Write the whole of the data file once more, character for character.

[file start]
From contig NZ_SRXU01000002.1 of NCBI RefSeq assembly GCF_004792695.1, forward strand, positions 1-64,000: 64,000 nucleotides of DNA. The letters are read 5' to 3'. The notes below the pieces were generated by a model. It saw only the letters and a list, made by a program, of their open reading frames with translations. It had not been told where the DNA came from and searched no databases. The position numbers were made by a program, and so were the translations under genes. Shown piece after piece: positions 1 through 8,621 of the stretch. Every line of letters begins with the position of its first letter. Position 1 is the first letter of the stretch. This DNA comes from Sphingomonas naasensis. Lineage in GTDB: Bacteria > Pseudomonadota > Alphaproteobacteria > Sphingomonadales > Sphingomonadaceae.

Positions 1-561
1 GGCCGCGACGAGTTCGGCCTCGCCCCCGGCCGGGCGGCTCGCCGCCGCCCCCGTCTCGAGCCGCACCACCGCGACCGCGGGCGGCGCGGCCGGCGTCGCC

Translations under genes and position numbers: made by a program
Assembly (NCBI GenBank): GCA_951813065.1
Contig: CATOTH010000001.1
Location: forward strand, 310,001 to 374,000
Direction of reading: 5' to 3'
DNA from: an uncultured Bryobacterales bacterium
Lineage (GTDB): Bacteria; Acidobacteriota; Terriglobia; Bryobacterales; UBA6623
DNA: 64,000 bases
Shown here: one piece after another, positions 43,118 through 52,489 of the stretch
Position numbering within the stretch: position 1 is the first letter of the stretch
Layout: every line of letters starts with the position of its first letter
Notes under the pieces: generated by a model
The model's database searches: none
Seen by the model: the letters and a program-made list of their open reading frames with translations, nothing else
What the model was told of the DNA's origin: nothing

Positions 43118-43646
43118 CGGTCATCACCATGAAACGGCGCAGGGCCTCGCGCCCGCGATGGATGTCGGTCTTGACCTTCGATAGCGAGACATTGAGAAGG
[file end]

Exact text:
From contig NZ_SRXU01000002.1 of NCBI RefSeq assembly GCF_004792695.1, forward strand, positions 1-64,000: 64,000 nucleotides of DNA. The letters are read 5' to 3'. The notes below the pieces were generated by a model. It saw only the letters and a list, made by a program, of their open reading frames with translations. It had not been told where the DNA came from and searched no databases. The position numbers were made by a program, and so were the translations under genes. Shown piece after piece: positions 1 through 8,621 of the stretch. Every line of letters begins with the position of its first letter. Position 1 is the first letter of the stretch. This DNA comes from Sphingomonas naasensis. Lineage in GTDB: Bacteria > Pseudomonadota > Alphaproteobacteria > Sphingomonadales > Sphingomonadaceae.

Positions 1-561
1 GGCCGCGACGAGTTCGGCCTCGCCCCCGGCCGGGCGGCTCGCCGCCGCCCCCGTCTCGAGCCGCACCACCGCGACCGCGGGCGGCGCGGCCGGCGTCGCC

Translations under genes and position numbers: made by a program
Assembly (NCBI GenBank): GCA_951813065.1
Contig: CATOTH010000001.1
Location: forward strand, 310,001 to 374,000
Direction of reading: 5' to 3'
DNA from: an uncultured Bryobacterales bacterium
Lineage (GTDB): Bacteria; Acidobacteriota; Terriglobia; Bryobacterales; UBA6623
DNA: 64,000 bases
Shown here: one piece after another, positions 43,118 through 52,489 of the stretch
Position numbering within the stretch: position 1 is the first letter of the stretch
Layout: every line of letters starts with the position of its first letter
Notes under the pieces: generated by a model
The model's database searches: none
Seen by the model: the letters and a program-made list of their open reading frames with translations, nothing else
What the model was told of the DNA's origin: nothing

Positions 43118-43646
43118 CGGTCATCACCATGAAACGGCGCAGGGCCTCGCGCCCGCGATGGATGTCGGTCTTGACCTTCGATAGCGAGACATTGAGAAGG